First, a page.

I love foie gras. I love foie gras on toast and I love foie gras seared. I love it stuffed into hamburgers and, most of all, I love it poached in the French form known as torchon. Like an excellent steak or ice cream, buttery luscious foie strikes my palate as a fundamental human ecstasy, revealing something undeniable about our physiology. So I will dearly miss eating foie gras—which means “fatty liver” in French, and typically comes from ducks or geese—if a California ban goes into effect as planned on July 1.
I will not, however, miss the controversy surrounding it, which creates a moral headache for home chefs like myself, or for anyone who cares in equal measure about sheer deliciousness and the ethics of what we eat.
Most of the time in the West, these two concerns align gorgeously. The organic produce at a good farmers’ market is tastier and easier on the earth than industrially grown fruits and vegetables. Pasture-raised chicken and eggs, along with sustainably raised meats, are simultaneously healthier, more humane, and better tasting than their factory-farmed counterparts. In other words, all you’ve got to do to feel virtuous is find the best ingredients you can.
With foie, it’s not so simple. When I signed up for a foie gras dinner at Alexander’s Steakhouse in San Francisco—part of a statewide series to fund efforts to amend the ban—I hoped to get some clarity on the issue and bid one of my favorite foods farewell. The beneficiary of the evening was the Golden Gate Restaurant Association and its new pro-foie advocacy group, CHEFS—Coalition for Humane and Ethical Farming Standards—which supports the creation of stricter farming standards for foie gras instead of a ban. Before I even got inside the restaurant, though, I realized that foie might not fit neatly into my culinary worldview.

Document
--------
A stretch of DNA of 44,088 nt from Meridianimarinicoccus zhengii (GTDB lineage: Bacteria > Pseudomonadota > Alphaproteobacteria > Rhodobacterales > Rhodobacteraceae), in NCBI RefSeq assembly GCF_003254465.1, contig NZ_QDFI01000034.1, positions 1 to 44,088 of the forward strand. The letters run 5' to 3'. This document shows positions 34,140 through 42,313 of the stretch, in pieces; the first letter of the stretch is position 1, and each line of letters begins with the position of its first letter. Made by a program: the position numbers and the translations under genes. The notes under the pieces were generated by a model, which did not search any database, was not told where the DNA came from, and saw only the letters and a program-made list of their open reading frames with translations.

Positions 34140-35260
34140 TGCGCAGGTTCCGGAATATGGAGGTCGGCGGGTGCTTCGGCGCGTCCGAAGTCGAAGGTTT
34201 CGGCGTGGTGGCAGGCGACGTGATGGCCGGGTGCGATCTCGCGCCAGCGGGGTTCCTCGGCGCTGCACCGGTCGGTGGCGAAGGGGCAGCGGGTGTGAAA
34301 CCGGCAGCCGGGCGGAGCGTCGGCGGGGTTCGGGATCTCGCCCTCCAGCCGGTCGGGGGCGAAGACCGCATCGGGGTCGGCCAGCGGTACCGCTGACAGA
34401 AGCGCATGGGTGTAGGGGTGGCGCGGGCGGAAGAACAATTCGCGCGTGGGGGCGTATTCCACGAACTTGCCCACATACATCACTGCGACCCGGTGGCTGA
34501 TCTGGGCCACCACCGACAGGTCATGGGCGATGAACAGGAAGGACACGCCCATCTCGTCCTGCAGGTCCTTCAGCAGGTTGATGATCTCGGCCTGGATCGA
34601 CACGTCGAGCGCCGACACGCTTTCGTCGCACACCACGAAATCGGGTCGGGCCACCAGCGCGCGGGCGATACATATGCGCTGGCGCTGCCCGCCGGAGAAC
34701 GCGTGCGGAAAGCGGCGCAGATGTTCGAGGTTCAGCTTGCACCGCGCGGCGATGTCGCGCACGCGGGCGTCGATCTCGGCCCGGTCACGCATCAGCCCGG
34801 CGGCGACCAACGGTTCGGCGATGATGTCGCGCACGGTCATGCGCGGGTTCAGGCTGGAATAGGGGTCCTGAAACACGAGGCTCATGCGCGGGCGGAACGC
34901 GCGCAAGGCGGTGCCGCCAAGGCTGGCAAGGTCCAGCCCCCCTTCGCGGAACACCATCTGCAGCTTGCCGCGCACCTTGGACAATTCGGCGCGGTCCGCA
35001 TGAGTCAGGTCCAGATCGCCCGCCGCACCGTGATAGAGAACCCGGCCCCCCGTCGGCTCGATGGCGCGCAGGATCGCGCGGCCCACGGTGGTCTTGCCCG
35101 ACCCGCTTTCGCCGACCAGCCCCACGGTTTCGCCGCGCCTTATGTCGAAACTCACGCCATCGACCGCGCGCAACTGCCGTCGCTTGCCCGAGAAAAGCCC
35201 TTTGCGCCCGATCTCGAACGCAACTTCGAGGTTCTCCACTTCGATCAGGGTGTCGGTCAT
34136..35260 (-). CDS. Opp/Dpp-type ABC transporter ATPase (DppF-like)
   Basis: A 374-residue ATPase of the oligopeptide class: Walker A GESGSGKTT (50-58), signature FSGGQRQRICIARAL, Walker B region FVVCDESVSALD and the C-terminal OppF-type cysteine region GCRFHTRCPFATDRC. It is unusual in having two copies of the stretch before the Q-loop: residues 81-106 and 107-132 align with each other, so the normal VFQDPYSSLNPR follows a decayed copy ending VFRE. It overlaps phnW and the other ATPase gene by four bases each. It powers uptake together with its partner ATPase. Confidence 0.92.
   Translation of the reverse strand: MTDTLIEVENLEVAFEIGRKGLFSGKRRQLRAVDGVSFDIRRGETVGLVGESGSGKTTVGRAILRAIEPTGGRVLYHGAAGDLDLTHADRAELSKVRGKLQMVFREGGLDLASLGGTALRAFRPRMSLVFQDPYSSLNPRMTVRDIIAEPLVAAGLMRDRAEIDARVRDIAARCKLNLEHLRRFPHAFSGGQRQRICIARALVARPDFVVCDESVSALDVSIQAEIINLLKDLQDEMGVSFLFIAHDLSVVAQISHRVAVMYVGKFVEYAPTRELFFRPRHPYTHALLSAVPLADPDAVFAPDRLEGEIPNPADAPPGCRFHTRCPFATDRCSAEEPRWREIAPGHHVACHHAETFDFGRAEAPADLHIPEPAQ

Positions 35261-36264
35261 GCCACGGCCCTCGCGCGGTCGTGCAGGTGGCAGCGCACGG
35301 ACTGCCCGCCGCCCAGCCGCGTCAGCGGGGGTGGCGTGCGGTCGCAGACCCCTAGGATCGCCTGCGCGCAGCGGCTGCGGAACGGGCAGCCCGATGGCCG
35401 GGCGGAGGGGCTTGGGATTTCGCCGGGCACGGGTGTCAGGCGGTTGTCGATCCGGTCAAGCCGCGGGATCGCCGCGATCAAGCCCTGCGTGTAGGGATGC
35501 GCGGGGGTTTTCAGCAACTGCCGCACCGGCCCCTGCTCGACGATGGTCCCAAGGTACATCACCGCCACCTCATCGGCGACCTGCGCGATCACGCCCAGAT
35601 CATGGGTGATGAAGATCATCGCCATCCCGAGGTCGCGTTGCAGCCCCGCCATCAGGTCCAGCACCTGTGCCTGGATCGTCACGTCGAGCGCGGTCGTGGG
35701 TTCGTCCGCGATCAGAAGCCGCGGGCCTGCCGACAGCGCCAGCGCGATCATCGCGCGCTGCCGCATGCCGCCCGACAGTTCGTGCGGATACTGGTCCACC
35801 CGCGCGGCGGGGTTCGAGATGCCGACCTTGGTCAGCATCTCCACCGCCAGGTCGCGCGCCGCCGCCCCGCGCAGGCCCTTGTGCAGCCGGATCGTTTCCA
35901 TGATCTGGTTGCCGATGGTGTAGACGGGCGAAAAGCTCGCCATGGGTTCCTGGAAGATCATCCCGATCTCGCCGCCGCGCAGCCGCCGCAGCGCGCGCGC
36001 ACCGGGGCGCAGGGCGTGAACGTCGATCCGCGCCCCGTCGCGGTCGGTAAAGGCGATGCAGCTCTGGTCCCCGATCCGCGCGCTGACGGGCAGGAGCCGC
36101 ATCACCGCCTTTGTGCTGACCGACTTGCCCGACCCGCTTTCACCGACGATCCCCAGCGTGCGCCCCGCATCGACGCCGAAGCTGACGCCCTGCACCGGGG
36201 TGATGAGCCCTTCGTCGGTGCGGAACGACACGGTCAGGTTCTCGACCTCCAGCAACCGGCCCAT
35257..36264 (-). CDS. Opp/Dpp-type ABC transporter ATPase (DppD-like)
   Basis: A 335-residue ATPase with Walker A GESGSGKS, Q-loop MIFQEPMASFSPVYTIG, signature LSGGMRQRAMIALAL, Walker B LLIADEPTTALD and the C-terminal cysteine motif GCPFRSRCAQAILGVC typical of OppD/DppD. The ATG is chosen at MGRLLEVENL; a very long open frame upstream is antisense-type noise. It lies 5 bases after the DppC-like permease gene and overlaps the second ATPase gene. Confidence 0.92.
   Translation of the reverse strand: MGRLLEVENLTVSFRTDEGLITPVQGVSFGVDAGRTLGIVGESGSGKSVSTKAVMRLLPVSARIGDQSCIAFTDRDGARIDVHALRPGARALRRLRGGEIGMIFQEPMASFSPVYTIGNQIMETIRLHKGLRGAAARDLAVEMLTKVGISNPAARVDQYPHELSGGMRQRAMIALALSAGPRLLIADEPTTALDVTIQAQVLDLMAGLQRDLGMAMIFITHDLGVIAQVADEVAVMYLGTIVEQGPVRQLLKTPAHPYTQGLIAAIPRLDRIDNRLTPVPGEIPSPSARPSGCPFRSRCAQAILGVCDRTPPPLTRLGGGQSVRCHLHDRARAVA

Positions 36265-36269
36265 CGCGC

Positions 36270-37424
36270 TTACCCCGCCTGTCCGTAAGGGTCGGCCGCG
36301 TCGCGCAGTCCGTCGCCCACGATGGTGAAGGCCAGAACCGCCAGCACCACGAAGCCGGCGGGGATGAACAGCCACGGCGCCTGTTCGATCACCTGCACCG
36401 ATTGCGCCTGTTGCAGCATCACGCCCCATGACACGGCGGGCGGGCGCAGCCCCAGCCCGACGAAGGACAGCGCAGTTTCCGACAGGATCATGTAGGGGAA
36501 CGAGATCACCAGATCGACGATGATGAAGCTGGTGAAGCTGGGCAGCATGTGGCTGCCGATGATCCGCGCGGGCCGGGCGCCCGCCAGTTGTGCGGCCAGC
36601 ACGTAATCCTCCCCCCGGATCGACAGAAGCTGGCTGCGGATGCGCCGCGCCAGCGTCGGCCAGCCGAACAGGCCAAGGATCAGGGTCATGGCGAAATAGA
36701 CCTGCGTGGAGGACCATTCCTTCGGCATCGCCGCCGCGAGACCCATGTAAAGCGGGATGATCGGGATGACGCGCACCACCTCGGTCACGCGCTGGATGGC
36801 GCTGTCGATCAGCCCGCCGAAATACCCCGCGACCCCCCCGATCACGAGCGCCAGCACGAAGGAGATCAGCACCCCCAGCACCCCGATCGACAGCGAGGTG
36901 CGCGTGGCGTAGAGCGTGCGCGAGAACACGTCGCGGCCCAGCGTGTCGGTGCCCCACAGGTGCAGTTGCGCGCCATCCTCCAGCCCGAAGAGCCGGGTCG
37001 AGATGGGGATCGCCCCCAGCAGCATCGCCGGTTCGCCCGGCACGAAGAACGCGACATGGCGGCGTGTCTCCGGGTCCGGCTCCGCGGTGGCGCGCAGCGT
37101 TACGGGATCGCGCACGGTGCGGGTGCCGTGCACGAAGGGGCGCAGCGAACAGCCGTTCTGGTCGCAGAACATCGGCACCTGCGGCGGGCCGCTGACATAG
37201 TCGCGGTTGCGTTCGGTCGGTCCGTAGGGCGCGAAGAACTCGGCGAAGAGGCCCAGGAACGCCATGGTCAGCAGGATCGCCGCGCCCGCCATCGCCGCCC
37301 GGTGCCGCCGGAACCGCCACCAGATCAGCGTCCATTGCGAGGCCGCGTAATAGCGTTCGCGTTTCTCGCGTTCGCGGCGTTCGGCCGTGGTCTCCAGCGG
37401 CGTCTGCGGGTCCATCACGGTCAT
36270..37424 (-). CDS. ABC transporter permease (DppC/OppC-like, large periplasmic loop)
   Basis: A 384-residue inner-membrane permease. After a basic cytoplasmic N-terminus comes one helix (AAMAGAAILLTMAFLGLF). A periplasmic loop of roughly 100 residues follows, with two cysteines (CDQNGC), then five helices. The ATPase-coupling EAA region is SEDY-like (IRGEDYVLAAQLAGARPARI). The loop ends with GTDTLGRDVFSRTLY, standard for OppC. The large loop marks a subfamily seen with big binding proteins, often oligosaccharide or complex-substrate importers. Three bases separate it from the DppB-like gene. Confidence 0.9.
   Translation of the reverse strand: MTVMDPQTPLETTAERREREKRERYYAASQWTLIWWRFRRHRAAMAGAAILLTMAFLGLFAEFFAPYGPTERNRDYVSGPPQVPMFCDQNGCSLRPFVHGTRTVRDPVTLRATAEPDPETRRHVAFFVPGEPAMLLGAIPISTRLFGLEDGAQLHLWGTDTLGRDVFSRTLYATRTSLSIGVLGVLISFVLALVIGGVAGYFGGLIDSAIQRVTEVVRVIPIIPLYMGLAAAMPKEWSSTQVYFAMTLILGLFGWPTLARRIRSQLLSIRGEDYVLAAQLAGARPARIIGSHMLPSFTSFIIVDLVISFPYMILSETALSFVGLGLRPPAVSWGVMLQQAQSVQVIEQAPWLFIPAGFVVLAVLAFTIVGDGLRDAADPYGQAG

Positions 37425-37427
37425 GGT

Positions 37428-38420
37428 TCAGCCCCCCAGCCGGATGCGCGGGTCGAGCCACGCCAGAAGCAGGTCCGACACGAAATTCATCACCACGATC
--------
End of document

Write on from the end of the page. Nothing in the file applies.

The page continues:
Start with the protesters on the sidewalk from PETA—People for the Ethical Treatment of Animals—who waved photographs of the farming technique on which foie gras production depends. Known as gavage, the French word for “force-feeding,” it requires pushing a tube down a duck’s or goose’s throat two or three times a day for the last few weeks before slaughter, inserting food directly into its stomach.
There is a farm in Spain that manages foie gras production merely by creating a cageless paradise for geese—a kind of avian Land of the Lotus Eaters, where birds can feast on acorns and figs. Migratory geese apparently fly to this farm unbidden, discover everything they’ve ever wanted, and then stay, gorging themselves and never leaving, despite the total lack of confinement. But this farm does not yet export, and although some have tried, nobody has successfully replicated their methods. For all practical purposes, therefore, foie gras equals gavage. Taking a position in the foie gras controversy, by extension, means taking a position on force-feeding.
So as I stepped between the protesters and descended the staircase into the private dining space at Alexander’s Steakhouse, it was impossible not to feel rattled, and I learned that other diners felt the same way.